Pandemic Planning: Infectious Disease Cleanup

This fact sheet provides information on how to perform cleanup measures in areas that may be contaminated by an infectious disease, such as influenza, severe acute respiratory syndrome (SARS), or novel coronavirus (COVID-19). The procedures outlined will help control or minimize the spread of possible infectious diseases among individuals and in the community.

Background

A severe pandemic is defined as a worldwide epidemic in a vulnerable population. Communities, individuals, employers, schools, and other organizations can prepare and plan for how to help limit the spread of disease. Pandemic concerns have increased due to the more recent impacts of disease outbreaks such as the SARS coronavirus (SARS-CoV) in 2002, pandemic H1N1 in 2009, MERS coronavirus (MERS-CoV) in 2012, and novel coronavirus (COVID-19) in 2019. Future disease outbreaks are likely, but difficult to predict.

Personal Protective Equipment

When cleaning in areas where contamination from an infectious disease has taken place or where a person suspected of having a disease has been, take the following precautions:
  • Wear disposable gloves and a gown or apron for all cleaning tasks, including handling trash.
  • Additional personal protective equipment (PPE), such as safety glasses, might be required based on the cleaning or disinfectant products being used and whether there is a risk of splash. Typically, there is no need to use masks or respirators.

Cleaning for Infectious Disease

  • Depending on the disease, a virus may survive on environmental surfaces for a duration of time. Open outside doors and windows to increase air circulation in the area. Wait 24 hours before you clean or disinfect. If 24 hours is not feasible, wait as long as possible. If the sick person has not been present for more than 7 days, additional cleaning and disinfection is not necessary.
  • Clean with soap and water or another detergent if the area is dirty. Then disinfect with an EPA-registered household disinfectant. These disinfectants should meet the EPA’s criteria for use against COVID-19. Diluted household bleach solutions may also be used if appropriate for the surface. Allow surfaces to air-dry according to instructions on the product label.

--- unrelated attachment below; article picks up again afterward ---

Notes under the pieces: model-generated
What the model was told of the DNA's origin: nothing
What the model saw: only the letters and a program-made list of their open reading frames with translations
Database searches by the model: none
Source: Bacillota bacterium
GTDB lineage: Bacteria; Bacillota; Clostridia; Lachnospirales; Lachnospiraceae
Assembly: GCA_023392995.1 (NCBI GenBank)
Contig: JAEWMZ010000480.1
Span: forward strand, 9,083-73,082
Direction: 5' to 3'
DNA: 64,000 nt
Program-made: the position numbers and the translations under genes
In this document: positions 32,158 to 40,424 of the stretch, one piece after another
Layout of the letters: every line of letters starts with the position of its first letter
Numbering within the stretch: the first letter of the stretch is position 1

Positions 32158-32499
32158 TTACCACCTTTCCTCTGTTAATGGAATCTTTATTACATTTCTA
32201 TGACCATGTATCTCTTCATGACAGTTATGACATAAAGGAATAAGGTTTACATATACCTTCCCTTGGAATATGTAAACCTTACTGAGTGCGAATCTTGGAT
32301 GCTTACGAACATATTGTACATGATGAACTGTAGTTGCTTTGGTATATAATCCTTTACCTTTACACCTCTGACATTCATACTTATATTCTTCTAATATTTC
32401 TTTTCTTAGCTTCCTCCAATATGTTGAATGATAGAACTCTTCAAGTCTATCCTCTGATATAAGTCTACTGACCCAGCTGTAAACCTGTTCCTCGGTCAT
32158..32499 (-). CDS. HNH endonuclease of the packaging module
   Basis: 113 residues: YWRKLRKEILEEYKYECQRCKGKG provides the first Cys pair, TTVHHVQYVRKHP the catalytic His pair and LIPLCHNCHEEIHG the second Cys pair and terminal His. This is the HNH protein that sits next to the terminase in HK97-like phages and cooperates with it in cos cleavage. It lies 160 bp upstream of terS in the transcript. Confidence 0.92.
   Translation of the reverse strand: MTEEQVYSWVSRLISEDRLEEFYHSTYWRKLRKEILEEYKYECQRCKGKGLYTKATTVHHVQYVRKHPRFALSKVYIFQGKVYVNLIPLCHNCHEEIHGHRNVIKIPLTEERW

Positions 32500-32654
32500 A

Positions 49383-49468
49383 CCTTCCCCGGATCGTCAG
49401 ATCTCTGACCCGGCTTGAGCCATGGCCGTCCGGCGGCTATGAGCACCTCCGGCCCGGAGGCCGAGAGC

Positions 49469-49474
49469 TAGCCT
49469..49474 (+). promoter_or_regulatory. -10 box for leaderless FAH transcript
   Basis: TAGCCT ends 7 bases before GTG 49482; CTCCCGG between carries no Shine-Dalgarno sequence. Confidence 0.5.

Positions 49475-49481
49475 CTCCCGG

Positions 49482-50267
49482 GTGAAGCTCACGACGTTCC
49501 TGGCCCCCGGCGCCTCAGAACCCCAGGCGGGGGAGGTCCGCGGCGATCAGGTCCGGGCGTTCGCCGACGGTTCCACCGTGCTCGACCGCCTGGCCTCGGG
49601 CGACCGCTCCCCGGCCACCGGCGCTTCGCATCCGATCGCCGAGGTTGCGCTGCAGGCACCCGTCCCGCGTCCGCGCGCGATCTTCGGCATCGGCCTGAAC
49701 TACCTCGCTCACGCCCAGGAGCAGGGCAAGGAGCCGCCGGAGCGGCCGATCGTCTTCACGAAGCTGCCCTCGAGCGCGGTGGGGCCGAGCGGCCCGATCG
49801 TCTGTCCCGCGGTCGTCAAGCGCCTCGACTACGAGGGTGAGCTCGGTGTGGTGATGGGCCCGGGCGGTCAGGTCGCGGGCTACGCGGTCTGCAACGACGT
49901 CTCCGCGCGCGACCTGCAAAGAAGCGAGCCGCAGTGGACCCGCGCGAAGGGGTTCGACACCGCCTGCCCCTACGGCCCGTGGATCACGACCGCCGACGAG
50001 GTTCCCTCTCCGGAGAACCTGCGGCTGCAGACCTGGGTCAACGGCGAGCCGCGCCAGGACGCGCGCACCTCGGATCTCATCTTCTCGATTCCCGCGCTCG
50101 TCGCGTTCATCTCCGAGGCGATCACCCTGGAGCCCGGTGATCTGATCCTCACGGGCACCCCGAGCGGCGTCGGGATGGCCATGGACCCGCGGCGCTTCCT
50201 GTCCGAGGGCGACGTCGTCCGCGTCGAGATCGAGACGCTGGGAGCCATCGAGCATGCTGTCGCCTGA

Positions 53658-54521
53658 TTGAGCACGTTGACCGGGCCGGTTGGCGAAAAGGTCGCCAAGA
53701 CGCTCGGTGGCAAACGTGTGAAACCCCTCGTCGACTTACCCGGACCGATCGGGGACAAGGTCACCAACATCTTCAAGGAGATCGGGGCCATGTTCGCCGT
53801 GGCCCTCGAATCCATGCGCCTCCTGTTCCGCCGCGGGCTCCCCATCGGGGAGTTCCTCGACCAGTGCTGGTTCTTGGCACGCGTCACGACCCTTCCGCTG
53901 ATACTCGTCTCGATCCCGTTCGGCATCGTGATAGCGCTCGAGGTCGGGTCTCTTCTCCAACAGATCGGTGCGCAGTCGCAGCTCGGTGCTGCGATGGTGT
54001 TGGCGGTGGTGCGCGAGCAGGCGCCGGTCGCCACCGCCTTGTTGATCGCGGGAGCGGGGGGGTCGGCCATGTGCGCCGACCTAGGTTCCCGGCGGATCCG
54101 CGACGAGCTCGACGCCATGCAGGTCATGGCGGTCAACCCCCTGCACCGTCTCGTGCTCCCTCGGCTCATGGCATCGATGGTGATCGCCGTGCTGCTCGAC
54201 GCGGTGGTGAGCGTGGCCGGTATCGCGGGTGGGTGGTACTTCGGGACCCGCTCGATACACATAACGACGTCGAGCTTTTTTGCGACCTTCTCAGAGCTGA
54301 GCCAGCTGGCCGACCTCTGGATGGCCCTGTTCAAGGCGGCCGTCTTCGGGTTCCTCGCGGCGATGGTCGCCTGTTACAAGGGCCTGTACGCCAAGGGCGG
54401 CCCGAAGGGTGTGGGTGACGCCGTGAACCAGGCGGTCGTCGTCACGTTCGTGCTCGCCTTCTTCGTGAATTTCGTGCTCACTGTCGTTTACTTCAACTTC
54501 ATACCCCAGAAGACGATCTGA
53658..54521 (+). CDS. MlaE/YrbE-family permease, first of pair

• Clean surfaces and items that are more likely to have frequent hand contact. Frequently clean all commonly touched surfaces, such as work areas, countertops, armrests, latches, doorknobs, light switches, and bathroom surfaces.

Personal Hygiene and Safety

Be aware of the symptoms of the suspected disease you are cleaning for. The main source of airborne infectious particles will have been removed once a person suspected of having a disease leaves the building.
Those cleaning potentially contaminated facilities should practice frequent handwashing with soap and water (see “Pandemic Planning—Personal Hygiene” fact sheet) and follow these additional recommendations:
  • Properly remove and discard gloves if they become soiled or damaged while cleaning.
  • Discard gloves after you have finished cleaning. (Do not wash or reuse gloves worn during cleaning.)
  • Wash your hands with soap and water for 20 seconds immediately after removing gloves. If soap and water are not available, use an alcohol-based hand sanitizer to clean hands.

References 

Guideline for Disinfection and Sterilization in Healthcare Facilities, 2008. CDC. https://www.cdc.gov/infectioncontrol/guidelines/disinfection/index.html
“Interim Domestic Guidance on the Use of Respirators to Prevent Transmission of SARS.” CDC. https://www.cdc.gov/sars/clinical/respirators.html
Guidance on Preparing Workplaces for an Influenza Pandemic. OSHA 3327-02N 2007. https://www.osha.gov/Publications/influenza_pandemic.html

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